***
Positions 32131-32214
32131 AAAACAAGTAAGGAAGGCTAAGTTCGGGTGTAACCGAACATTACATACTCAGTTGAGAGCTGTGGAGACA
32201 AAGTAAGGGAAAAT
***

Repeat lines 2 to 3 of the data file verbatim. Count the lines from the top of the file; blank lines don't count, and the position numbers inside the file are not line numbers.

32131 AAAACAAGTAAGGAAGGCTAAGTTCGGGTGTAACCGAACATTACATACTCAGTTGAGAGCTGTGGAGACA
32201 AAGTAAGGGAAAAT